Recent presidential election could have negative impact on health
Stress, increased risk for disease, babies born too early, and premature death are among the negative health impacts that could occur in the wake of the 2016 U.S. presidential election, according to a new article from Harvard T.H. Chan School of Public Health and Massachusetts General Hospital/McLean Hospital.
Marginalized groups are likely to be most affected, the authors said. That's because hostile attitudes toward racial and ethnic minorities, immigrants, and Muslims—which appear to have been brought more to the surface with the presidential candidacy of Donald Trump—have been linked in previous studies with both mental and physical adverse health effects.
The article appears in the June 8, 2017 issue of the New England Journal of Medicine.
"Elections can matter for the health of children and adults in profound ways that are often unrecognized and unaddressed," said David R. Williams, Florence Sprague Norman and Laura Smart Norman Professor of Public Health at Harvard Chan School and Professor of African and African American Studies at Harvard University, and lead author of the article.
Williams and co-author Morgan Medlock, a psychiatrist at Massachusetts General Hospital/McLean Hospital, explored a small but growing body of evidence on how election campaigns can influence health, and considered the implications for health care providers. They looked at existing studies that examined health impacts in the wake of the elections of former U.S. presidents, including President Donald Trump.
Studies conducted after President Obama was elected found an uptick in racial animosity among white Americans and a proliferation of hate websites and anti-Obama sentiment on social media. Donald Trump's election appeared to heighten already hostile attitudes toward racial and ethnic minorities, immigrants, and Muslims, according to some early research.
Williams and Medlock cited a number of studies suggesting that such societal hostility can have serious health effects. For example:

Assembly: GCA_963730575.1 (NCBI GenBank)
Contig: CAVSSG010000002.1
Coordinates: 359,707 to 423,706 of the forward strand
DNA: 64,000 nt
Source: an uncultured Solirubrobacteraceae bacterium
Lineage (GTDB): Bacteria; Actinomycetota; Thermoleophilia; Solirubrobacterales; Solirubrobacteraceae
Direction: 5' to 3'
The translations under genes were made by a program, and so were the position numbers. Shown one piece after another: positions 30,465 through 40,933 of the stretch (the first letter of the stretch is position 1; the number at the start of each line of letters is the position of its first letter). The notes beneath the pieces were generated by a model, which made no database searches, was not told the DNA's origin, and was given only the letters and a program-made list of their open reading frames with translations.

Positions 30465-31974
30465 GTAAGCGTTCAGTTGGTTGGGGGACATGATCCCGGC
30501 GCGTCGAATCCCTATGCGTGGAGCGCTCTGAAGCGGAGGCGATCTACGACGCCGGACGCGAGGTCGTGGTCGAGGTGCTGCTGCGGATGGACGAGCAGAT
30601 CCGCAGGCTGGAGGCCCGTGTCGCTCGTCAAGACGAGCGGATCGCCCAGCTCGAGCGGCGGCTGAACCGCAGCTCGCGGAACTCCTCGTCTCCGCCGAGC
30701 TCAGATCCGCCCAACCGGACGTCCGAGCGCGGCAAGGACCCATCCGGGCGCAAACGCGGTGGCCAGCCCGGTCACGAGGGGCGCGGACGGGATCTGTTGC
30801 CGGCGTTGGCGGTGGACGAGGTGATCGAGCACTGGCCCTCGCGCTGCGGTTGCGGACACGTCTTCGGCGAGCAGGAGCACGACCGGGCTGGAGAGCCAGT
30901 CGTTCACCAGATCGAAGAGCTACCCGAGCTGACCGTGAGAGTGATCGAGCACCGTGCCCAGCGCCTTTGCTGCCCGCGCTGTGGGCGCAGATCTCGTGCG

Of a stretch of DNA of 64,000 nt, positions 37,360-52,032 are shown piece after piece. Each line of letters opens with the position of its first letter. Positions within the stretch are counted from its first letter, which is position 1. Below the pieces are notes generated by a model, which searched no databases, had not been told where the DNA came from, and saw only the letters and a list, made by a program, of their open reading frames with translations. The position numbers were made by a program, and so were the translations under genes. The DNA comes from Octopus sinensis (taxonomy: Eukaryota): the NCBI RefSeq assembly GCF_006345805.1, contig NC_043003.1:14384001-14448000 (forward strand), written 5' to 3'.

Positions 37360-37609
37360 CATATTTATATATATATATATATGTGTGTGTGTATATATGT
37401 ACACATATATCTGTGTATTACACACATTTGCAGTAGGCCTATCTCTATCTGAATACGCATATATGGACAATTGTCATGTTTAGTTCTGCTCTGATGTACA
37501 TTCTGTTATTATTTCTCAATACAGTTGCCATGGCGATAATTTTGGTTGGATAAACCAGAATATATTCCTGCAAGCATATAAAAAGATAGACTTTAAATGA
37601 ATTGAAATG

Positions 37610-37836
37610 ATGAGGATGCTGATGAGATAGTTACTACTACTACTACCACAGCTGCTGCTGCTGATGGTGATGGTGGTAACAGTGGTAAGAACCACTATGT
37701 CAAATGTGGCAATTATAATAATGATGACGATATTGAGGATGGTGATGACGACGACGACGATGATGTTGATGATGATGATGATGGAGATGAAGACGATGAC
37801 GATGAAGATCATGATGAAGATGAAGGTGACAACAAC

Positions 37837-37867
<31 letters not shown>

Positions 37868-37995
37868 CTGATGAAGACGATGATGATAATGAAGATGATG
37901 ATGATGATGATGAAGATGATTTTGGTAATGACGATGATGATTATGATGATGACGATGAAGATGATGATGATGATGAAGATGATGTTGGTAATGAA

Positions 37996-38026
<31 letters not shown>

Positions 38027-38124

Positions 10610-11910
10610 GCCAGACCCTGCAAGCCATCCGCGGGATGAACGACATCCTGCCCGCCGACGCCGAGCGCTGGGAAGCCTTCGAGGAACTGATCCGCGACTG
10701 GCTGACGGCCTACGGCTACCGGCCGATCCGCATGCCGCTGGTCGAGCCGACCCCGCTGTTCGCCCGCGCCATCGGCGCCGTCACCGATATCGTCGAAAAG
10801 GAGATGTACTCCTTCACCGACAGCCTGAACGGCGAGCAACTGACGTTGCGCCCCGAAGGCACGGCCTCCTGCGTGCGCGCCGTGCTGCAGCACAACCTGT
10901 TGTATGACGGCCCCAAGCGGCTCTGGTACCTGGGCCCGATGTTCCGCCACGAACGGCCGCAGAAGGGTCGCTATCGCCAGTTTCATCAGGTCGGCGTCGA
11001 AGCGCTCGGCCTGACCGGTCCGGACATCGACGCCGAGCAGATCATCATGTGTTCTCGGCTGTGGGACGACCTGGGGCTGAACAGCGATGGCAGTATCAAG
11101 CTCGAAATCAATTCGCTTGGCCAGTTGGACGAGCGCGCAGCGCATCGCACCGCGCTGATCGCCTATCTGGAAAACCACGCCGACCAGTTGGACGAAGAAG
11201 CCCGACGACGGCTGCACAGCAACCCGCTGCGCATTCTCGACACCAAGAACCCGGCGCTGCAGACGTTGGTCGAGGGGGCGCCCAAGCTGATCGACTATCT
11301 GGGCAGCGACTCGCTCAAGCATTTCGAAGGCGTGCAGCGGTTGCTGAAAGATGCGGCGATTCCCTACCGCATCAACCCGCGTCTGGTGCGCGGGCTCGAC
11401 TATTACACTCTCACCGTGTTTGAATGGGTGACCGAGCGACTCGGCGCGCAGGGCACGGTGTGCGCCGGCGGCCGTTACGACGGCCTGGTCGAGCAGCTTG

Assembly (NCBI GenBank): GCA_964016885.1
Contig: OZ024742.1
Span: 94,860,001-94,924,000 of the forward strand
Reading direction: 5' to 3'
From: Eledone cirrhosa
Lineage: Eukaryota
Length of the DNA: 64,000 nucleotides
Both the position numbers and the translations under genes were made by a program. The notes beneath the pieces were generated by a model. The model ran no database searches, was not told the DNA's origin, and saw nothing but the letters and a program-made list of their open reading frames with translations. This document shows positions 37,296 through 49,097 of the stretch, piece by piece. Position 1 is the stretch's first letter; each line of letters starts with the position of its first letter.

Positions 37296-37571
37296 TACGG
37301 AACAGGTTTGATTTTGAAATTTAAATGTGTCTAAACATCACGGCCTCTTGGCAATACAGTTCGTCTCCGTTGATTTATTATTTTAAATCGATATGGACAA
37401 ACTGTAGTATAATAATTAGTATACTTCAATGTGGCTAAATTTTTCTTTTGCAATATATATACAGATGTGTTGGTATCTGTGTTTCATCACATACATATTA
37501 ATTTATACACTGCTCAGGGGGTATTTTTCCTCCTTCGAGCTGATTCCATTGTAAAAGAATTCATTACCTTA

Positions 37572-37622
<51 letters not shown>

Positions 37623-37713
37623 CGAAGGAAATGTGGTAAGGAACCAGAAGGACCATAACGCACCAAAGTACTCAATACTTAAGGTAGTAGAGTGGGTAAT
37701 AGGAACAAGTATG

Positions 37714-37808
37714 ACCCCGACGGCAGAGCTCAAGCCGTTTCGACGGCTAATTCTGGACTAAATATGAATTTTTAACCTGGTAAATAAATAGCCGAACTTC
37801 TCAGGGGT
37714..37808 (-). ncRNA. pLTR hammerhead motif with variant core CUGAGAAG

- A January 2017 national survey by the American Psychological Association found that a large proportion of U.S. adults—more Democrats than Republicans, and more minorities than non-Hispanic whites—are stressed by the current political environment.
- An August 2016 University of California, Berkeley study of 1,836 U.S. counties found an elevated risk of death from heart disease among both black and white residents of high-prejudice counties, with a stronger effect among blacks than whites.
- A February 2006 University of Chicago study of birth outcomes among women of multiple racial and ethnic groups in California revealed that, in the six months after 9/11, when hostility against Arab Americans was intense, only among Arab American women was there a pattern of increased risk of low-birthweight babies or preterm births, as compared with the preceding six-month period.
The authors also warned that cuts to health and social services, such as the threatened repeal of the Affordable Care Act, are likely to further exacerbate the health challenges of poor and marginalized populations in the U.S. They reviewed studies that documented increases in infant mortality, preventable childhood diseases, and chronic disease among adults when such cuts were made early in the Reagan administration.
The authors suggested several ways that health care providers can respond if they find postelection "side effects" among their patients. For example, clinicians could directly address their patients' emotional distress, suggesting psychotherapy or medication; clinicians and health care organizations could take a strong stance against hate crimes, discriminatory political rhetoric, and incivility; and the health care community can advocate for further research, or conduct their own, on potential negative health effects related to elections and the societal climate, as well as on identifying effective interventions to reduce their adverse effects on health.